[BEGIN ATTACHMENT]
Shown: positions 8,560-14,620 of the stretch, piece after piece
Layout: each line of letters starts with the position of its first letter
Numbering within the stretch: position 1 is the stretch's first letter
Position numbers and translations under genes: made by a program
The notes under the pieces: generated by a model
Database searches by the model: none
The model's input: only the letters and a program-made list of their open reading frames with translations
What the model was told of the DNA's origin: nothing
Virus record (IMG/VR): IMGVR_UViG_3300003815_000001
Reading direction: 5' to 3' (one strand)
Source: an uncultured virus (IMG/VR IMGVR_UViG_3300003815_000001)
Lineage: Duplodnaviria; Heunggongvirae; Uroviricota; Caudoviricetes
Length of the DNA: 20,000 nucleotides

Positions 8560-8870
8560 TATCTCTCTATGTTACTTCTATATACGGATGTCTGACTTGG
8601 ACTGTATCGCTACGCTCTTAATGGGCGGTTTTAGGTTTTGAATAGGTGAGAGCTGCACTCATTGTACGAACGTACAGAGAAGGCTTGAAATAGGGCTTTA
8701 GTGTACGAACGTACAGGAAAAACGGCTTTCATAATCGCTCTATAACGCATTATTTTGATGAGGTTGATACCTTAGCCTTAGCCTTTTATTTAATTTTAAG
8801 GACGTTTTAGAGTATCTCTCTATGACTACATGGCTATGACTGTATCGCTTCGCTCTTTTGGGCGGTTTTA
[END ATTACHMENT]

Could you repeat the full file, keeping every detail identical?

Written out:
Shown: positions 8,560-14,620 of the stretch, piece after piece
Layout: each line of letters starts with the position of its first letter
Numbering within the stretch: position 1 is the stretch's first letter
Position numbers and translations under genes: made by a program
The notes under the pieces: generated by a model
Database searches by the model: none
The model's input: only the letters and a program-made list of their open reading frames with translations
What the model was told of the DNA's origin: nothing
Virus record (IMG/VR): IMGVR_UViG_3300003815_000001
Reading direction: 5' to 3' (one strand)
Source: an uncultured virus (IMG/VR IMGVR_UViG_3300003815_000001)
Lineage: Duplodnaviria; Heunggongvirae; Uroviricota; Caudoviricetes
Length of the DNA: 20,000 nucleotides

Positions 8560-8870
8560 TATCTCTCTATGTTACTTCTATATACGGATGTCTGACTTGG
8601 ACTGTATCGCTACGCTCTTAATGGGCGGTTTTAGGTTTTGAATAGGTGAGAGCTGCACTCATTGTACGAACGTACAGAGAAGGCTTGAAATAGGGCTTTA
8701 GTGTACGAACGTACAGGAAAAACGGCTTTCATAATCGCTCTATAACGCATTATTTTGATGAGGTTGATACCTTAGCCTTAGCCTTTTATTTAATTTTAAG
8801 GACGTTTTAGAGTATCTCTCTATGACTACATGGCTATGACTGTATCGCTTCGCTCTTTTGGGCGGTTTTA